“It is important to note that our study is observational, so we cannot assume that calcium supplements cause dementia,”

said Kern.

The author also noted that the study was small and results cannot be generalized to the overall population, and additional studies are needed to confirm the findings.

Kern noted that calcium from food affects the body differently than calcium from supplements and appears to be safe or even protective against vascular problems.

The study was supported by grants from the American Alzheimer’s Association, Swedish Research Council, Swedish Research Council for Health, Working Life and Welfare. To learn more about dementia and stroke, please visit

The American Academy of Neurology, an association of 30,000 neurologists and neuroscience professionals, is dedicated to promoting the highest quality patient-centered neurologic care. A neurologist is a doctor with specialized training in diagnosing, treating and managing disorders of the brain and nervous system such as Alzheimer’s disease, stroke, migraine, multiple sclerosis, concussion, Parkinson’s disease and epilepsy.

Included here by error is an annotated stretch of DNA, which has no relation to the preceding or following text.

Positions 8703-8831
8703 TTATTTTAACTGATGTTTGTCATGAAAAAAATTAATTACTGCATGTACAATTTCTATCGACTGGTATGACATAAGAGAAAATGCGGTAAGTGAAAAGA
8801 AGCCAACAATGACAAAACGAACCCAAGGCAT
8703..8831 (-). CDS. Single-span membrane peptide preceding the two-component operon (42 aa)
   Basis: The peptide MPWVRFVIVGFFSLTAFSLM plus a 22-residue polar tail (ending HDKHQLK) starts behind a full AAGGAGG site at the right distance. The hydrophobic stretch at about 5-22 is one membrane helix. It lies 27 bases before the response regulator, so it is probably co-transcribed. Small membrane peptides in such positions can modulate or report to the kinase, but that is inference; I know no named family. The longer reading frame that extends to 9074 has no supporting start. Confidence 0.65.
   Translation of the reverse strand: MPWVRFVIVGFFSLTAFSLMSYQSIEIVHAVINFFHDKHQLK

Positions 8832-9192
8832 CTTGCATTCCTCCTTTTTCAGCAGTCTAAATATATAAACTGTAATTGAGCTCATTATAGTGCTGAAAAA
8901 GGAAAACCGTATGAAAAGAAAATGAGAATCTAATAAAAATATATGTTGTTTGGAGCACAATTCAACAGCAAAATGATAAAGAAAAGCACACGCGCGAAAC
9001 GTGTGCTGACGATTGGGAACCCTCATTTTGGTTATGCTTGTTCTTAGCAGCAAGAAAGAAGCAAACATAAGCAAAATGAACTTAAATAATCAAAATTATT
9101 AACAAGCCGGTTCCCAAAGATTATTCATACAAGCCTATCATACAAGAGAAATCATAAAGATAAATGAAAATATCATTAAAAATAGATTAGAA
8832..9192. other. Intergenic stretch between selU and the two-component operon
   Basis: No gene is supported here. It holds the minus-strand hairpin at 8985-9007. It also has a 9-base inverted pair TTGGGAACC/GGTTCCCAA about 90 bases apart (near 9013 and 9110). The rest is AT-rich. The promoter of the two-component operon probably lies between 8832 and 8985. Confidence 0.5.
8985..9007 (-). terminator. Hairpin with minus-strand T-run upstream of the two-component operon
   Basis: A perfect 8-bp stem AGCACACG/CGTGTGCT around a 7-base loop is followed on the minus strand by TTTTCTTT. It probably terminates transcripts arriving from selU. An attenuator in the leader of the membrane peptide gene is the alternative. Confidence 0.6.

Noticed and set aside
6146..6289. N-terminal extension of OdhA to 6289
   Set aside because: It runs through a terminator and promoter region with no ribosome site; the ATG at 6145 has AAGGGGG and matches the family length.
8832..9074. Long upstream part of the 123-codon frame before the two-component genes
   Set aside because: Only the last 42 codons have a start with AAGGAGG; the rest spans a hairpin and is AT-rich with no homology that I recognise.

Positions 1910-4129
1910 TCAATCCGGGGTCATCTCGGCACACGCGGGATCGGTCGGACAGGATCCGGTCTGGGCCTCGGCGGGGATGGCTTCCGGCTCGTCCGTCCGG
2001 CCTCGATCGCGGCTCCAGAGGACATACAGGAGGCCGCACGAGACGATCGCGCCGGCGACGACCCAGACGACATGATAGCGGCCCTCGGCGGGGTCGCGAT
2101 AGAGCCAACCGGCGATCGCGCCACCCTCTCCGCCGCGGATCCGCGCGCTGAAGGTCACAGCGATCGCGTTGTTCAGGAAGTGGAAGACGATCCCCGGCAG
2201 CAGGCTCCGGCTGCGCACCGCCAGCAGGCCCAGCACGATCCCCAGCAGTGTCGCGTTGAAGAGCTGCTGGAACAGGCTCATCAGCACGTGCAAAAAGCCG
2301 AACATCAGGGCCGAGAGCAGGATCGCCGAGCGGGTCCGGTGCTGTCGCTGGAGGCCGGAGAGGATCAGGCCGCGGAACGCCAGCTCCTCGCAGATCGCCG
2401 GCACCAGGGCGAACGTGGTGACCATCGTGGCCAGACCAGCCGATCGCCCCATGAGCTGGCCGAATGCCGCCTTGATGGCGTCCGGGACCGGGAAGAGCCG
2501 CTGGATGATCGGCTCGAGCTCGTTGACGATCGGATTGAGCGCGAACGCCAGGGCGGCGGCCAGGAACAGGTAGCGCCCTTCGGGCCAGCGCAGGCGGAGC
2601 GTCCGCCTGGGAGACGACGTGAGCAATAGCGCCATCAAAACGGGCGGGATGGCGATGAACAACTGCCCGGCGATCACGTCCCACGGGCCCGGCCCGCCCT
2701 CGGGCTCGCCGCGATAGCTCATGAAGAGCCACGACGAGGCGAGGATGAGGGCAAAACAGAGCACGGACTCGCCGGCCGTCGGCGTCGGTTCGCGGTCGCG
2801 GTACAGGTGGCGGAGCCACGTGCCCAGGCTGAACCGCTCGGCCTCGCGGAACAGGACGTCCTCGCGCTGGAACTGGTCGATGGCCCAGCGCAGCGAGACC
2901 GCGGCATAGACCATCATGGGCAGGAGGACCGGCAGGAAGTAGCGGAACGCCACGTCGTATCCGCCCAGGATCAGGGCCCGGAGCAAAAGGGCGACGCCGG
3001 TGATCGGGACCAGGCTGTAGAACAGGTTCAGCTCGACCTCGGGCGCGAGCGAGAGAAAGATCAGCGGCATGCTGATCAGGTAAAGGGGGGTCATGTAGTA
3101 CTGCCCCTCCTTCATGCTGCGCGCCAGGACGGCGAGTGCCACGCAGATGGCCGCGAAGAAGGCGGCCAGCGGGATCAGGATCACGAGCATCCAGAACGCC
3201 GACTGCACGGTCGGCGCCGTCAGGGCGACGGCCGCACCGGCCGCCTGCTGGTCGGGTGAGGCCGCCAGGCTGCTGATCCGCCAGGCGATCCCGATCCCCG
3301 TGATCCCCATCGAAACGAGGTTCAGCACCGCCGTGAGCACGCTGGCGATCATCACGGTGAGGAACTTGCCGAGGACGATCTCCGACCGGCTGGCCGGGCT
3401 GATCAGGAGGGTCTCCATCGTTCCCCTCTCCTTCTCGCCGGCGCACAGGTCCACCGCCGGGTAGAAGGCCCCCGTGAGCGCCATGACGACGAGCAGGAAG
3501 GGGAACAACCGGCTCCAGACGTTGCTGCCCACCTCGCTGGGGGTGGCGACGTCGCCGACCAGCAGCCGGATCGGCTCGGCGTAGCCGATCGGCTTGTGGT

For more information about the American Academy of Neurology, visit or find us on Facebook, Twitter, Google+ and YouTube.


©2016 American Academy of Neurology – All Rights Reserved.


Diet and Exercise Can Reduce Protein Build-Ups Linked to Alzheimer’s

(UCLA) A study by researchers at UCLA’s Semel Institute for Neuroscience and Human Behavior has found that a healthy diet, regular physical activity and a normal body mass index  can reduce the incidence of protein build-ups that are associated with the onset of Alzheimer’s disease.

In the study, 44 adults ranging in age from 40 to 85 (mean age: 62.6) with mild memory changes but no dementia underwent an experimental type of PET scan to measure the level of plaque and tangles in the brain. Researchers also collected information on participants’ body mass index, levels of physical activity, diet and other lifestyle factors. Plaque, deposits of a toxic protein called beta-amyloid in the spaces between nerve cells in the brain; and tangles, knotted threads of the tau protein found within brain cells, are considered the key indicators of Alzheimer’s.

The study found that each one of several lifestyle factors — a healthy body mass index, physical activity and a Mediterranean diet — were linked to lower levels of plaques and tangles on the brain scans. (The Mediterranean diet is rich in fruits, vegetables, legumes, cereals and fish and low in meat and dairy, and characterized by a high ratio of monounsaturated to saturated fats, and mild to moderate alcohol consumption.)

“The fact that we could detect this influence of lifestyle at a molecular level before the beginning of serious memory problems surprised us,” said Dr. David Merrill, the lead author of the study, which appears in the September issue of the American Journal of Geriatric Psychiatry.